SIOUX CITY -- Speaking to dozens of Native American leaders in Sioux City Monday, Democratic presidential candidate Elizabeth Warren apologized for her own past claims of tribal heritage.
“I know that I have made mistakes. I am sorry for harm I have caused,” said Warren, who received a standing ovation when she took the stage at the Orpheum Theatre. “I have listened and I have learned, a lot, and I am grateful for the many conversations that we’ve had together. It is a great honor to be able to partner with Indian Country.”
Warren, a U.S. senator from Massachusetts, was one of four Democratic presidential candidates who spoke at a forum devoted exclusively to issues facing Native American tribes and citizens. The two-day event will continue Tuesday with six more candidates taking questions from a panel of Native leaders.
Warren, who has been gaining in the polls, did not receive any questions Monday about her heritage or DNA test results she released in October. Though the majority of her ancestry is European, the test results "strongly support the existence of an unadmixed Native American ancestor in the individual’s pedigree, likely in the range of 6-10 generations ago,” according to the report.
The DNA test, part of a broader pushback against President Donald Trump derisively referring to her as "Pocahontas," met with controversy. The Cherokee Nation and some other Native Americans rebuked the senator.
Warren later apologized privately to the Cherokee Nation and had addressed her regret prior to Monday's forum.
Democratic contenders Marianne Williamson, Steve Bullock and Amy Klobuchar also addressed the audience the forum, which drew more than 400 people, including dozens of national media members. Democratic hopefuls Bernie Sanders, Julian Castro, John Delaney, Bill de Blasio and Kamala Harris and independent candidate Mark Charles, a member of the Navajo Nation, are scheduled to speak Tuesday.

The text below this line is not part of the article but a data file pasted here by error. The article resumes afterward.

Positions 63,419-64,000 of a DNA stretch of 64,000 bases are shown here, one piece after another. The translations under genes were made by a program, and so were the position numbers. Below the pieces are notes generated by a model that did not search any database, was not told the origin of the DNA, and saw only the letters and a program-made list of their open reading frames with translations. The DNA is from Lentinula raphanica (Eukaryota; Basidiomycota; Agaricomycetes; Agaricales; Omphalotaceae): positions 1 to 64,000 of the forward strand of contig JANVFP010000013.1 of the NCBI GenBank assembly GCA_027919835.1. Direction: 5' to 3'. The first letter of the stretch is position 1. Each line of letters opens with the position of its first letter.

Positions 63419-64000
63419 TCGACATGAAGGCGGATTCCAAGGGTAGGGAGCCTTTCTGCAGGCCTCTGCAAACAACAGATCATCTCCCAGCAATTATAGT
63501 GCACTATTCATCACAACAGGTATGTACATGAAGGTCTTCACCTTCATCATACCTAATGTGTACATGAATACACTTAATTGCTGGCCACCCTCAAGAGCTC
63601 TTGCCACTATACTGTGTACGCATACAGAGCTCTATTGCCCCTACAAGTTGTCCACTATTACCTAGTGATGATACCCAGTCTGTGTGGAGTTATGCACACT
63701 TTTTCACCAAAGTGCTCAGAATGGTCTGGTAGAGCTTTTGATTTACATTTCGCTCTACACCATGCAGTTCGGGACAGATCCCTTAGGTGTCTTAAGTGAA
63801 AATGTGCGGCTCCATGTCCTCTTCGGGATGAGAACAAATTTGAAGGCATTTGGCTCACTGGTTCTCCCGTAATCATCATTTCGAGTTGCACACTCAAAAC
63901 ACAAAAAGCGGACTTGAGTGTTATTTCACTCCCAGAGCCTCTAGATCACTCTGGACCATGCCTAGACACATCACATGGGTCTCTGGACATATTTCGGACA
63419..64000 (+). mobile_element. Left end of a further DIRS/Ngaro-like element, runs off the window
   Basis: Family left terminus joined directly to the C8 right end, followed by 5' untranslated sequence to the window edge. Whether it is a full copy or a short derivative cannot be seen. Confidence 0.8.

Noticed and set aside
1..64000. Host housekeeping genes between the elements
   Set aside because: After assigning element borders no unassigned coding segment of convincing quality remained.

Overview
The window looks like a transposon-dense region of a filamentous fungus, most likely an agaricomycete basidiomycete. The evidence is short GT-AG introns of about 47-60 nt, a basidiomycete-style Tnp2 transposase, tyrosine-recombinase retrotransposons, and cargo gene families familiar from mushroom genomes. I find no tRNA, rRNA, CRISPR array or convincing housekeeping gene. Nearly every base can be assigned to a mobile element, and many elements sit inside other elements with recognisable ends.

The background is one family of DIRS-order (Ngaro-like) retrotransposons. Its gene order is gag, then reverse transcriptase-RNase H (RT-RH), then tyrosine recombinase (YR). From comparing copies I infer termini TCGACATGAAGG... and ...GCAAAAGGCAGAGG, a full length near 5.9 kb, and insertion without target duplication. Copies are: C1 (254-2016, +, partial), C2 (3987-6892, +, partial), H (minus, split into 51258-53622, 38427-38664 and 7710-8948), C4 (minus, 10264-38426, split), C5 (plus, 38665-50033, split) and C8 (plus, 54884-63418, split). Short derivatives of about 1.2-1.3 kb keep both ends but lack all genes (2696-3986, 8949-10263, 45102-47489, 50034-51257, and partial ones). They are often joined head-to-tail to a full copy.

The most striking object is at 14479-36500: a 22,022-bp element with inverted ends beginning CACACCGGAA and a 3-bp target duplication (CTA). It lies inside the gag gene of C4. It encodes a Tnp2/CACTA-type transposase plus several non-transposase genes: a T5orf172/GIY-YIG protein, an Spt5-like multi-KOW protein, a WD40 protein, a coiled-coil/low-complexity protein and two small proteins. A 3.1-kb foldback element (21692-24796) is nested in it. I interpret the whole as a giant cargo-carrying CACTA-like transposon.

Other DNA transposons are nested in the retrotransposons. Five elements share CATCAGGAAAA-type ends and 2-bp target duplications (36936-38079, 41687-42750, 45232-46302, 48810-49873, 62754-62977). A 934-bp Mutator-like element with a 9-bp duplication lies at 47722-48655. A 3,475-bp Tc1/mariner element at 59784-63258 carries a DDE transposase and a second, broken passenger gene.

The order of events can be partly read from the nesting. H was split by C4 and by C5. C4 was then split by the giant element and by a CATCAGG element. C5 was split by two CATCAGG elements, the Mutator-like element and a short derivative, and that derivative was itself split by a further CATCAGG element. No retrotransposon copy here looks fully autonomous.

Four Directions, a Native American voting rights organization based in Mission, South Dakota, was the primary sponsor of the forum, billed as the first of its kind for Native American issues. Tribes from around the nation sent representatives to the forum, named for the late Frank LaMere, a prominent Native American activist from South Sioux City who died of cancer earlier this year.
Some of LaMere's family members were honored Monday.
Several hundred people watched the presidential candidates speak in the historic ornate theater, while several others staffed booths set up in the lobby.
Panelist Tom Rodgers, executive vice president of Global Indigenous Council, said "the two greatest scars on the American soul" are the slavery of African Americans and the treatment of indigenous people during westward expansion of the United States.
"You cannot talk about America First without recalling the first Americans," Rodgers said.
Harold Frazier, chairman of the Cheyenne River Sioux Tribe in north central South Dakota, said the spring flooding that hugely impacted the Midwest shows how tribal members get overlooked. Frazier said washed-out roads haven't been repaired four months later.
"I tell you what, nobody cares. Nobody cares ... I have no faith in the federal government. We've been lied to enough," Frazier said.